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Sunday, 3 August 2014


From the 4th  – 6th August 2014, President Obama hosts 48 African Heads of State, diplomats, lobbyists and investors in Washington for the first US-Africa Leaders’ Summit. What does this mean and why now? The aim is said to discuss ways to improve civil society forum, investing in women, peace, and prosperity, investing in health: investing in Africa’s future, resilience and food security in a changing climate, combating wildlife trafficking. Do you need a summit for these issues? The significance of this summit is that it’s the first ever held hosted by the first ever black American president. Your blogger does not see the need for this summit.

On face value, the summit is presented as an economic summit but it’s not. America has dealt with Africa from a humanitarian and security lens, and it will continue to do so. The problem with this summit is that it has nothing to do with economics but with aid and more aid. Although, the economic foundations are not there for there to be a US – Africa link, the continent is too divided for there to be a collective Africa economic approach, caused by the lack of infrastructure for interconnectivity between and within countries. Besides aid has its limitations and the US don’t have the appetite to pump money into the continent.

President G.W Bush has been the most proactively involved United States president on the continent. He can be credited with the debt relief to many African countries and US aid during his presidency was instrumental in the eradication of polio, the spread of HIV and malaria. No American president can match this record on the continent. President Clinton waited for up to a million people to die in Rwanda before there was any form of intervention in the civil war. President Nixon and Reagan were too occupied in the cold war politics; propping up dictators was more important.

The story of Africa has been pathetic. In the early 1960s, newly independent African nations were the toast and hope of the black world. Civil rights activists in the Americas courted countries like Nigeria and Ghana. JFK accorded state visits to African leaders in an effort to boost the hope of the actualisation of black people all over the world. Many black intellectuals in the Americas and the Caribbean flocked to Africa to be part of the so called African renaissance. African Americans began adopting popular African names as a form of endearment. In the thick of the civil rights struggle, there was talk of African Americans getting their homeland; many hoped of moving back to Africa and many moved.

Sadly, following independence, there were coups and counter coups; civil wars and genocides. Africa lost its fervour. The continent was used as a pawn in the cold war between the West and the East. Although many African countries claimed to be non-aligned, they played the East and the West against themselves. Successful western powers, most notable America propped up dictators all over the continent: many of them regarded as friendly dictators. These dictators looted their countries silly. Corruption and lawlessness was the order of the day. The continent became the hopeless continent, rife with war and disease.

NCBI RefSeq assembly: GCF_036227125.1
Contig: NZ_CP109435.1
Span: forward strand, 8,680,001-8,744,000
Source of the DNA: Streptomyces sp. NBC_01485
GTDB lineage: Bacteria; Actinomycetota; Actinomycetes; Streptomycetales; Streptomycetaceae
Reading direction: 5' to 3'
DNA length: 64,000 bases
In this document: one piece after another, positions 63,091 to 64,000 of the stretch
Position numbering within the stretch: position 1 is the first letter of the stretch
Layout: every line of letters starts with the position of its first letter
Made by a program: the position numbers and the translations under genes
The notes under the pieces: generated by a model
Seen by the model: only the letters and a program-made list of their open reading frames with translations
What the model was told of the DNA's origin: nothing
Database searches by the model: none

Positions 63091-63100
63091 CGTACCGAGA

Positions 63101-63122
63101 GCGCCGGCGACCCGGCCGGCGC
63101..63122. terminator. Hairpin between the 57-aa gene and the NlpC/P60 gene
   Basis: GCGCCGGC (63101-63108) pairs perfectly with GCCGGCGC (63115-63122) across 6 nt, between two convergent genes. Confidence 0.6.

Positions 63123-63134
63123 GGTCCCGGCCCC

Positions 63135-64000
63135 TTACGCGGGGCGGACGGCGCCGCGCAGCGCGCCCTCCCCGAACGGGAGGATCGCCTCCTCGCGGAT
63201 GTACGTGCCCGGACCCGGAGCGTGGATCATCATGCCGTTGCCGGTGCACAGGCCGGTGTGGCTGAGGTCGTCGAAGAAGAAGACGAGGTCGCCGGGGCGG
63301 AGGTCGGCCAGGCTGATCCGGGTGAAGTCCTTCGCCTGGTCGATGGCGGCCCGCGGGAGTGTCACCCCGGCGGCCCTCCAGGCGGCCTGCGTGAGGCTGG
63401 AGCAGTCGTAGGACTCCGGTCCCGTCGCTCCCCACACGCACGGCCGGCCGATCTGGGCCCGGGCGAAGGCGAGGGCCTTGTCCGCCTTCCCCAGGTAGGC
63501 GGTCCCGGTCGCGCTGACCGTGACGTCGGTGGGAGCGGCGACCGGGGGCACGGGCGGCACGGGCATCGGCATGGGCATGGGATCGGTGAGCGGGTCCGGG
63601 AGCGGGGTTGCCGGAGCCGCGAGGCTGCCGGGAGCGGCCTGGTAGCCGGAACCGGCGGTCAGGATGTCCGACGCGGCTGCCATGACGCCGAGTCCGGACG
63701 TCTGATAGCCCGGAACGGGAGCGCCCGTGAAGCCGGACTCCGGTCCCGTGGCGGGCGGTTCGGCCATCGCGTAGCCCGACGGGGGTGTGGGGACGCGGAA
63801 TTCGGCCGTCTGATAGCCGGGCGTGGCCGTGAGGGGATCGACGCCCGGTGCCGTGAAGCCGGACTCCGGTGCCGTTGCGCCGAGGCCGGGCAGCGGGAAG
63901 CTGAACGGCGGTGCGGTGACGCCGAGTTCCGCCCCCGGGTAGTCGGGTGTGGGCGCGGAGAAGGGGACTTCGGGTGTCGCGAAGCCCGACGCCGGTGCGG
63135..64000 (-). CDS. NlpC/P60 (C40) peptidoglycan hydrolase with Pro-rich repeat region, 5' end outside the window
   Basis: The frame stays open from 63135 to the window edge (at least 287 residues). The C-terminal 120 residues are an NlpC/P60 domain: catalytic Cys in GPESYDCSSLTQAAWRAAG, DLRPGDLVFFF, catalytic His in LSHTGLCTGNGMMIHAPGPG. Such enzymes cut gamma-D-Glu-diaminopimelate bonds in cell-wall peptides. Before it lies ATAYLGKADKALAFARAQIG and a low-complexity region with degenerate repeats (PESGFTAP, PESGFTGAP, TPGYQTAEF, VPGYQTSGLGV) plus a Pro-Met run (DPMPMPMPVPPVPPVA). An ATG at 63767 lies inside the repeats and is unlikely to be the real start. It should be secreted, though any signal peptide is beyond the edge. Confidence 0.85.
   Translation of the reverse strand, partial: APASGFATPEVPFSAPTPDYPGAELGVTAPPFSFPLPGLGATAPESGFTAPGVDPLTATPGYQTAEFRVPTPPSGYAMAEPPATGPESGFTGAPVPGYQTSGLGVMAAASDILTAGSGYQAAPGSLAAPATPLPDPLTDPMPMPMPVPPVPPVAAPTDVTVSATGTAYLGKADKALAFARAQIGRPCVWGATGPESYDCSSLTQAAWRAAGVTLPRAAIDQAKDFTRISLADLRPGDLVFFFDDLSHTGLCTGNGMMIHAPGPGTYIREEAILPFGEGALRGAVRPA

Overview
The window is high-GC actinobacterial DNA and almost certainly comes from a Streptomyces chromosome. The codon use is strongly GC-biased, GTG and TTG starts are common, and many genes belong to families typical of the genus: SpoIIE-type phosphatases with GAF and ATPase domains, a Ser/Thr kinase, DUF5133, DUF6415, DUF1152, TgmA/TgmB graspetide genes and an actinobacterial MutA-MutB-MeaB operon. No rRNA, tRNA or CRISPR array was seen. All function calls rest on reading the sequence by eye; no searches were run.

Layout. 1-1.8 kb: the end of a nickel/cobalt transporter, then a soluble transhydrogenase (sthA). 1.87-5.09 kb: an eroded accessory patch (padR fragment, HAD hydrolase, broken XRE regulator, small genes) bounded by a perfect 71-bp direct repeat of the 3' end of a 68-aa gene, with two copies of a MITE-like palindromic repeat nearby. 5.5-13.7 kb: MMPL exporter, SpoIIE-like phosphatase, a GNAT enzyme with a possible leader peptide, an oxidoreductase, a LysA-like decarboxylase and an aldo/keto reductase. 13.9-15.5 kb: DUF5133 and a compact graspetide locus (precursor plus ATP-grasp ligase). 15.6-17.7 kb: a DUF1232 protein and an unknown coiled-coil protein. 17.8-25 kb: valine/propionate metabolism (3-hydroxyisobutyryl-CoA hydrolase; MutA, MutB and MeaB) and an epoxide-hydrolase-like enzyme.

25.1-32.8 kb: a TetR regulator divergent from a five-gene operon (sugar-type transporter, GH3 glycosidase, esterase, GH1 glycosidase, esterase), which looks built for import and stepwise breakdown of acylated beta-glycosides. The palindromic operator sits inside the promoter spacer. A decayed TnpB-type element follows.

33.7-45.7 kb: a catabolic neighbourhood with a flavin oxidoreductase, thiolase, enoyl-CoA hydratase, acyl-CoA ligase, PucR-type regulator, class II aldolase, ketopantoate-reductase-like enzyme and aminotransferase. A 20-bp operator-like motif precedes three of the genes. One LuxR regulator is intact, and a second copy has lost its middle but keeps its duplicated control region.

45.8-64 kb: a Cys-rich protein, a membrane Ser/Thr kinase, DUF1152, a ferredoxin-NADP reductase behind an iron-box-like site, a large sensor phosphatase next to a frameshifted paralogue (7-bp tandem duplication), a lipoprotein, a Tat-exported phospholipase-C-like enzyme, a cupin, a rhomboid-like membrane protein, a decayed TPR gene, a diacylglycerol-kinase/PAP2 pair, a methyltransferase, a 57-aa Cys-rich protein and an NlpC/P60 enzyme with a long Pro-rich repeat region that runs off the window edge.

So why has it taken Obama so long to focus on Africa? Why does President Obama feel it’s the right time to engage with Africa after almost six years in office? When China, Japan, India and Malaysia have found inroads into the continent. In fact, China hosted its first Africa summit 14 years ago – four more have followed after that. Trade between the United States and the entire African continent is smaller between trade between the US and any European country. In fact, the US doesn’t want trade with Africa. President Obama has suggested African trade should be focused within the continent.

Yet, you also have to feel sorry for Obama, his personality and identity cannot be separated from his presidency. He got a lot of hassle from his opponents for having a Kenyan father, who was a Muslim. He then sought to politically distance himself from that identity to be that all American who was black. He was also preoccupied winding down foreign wars and rebuilding America’s broken economy. He then paid lip service to issues in Africa. However doing more with regards to Africa wouldn’t have gotten him too much hassle.

Many who had lauded his entry into the White House feel disappointed. President Obama has barely travelled to Africa. He has visited just 5 countries in 2 trips in his last 6 years in office compared to 16 in Europe, 13 in Asia, 8 in the Americas and 7 in the Middle East. In his first term in office, his only visit lasted less than 24hours in a one-stop trip to Ghana. Now, what this summit shows is that the continent, long ignored in Washington is finally in the spotlight.

President Obama’s African policy has been a very dull and summits do not make it any more interesting. On the whole, his foreign policy makes him come across as aloof at best. His critics say he won’t defend his friends nor will he fight his enemies. Being the first black President, having a Kenyan father and family does not make him responsible for the development of Africa. However, if he feels that he has to take responsibility for issues on the continent, he should do so not because he is the first African American or black president but because he is the American president. Even if he harbours those tribal sentiments, he simply needs to surpass the achievements of his predecessor.

As things stand, he’s about to go down in history as the first American president to have no impact whatsoever in Africa. That will be a first.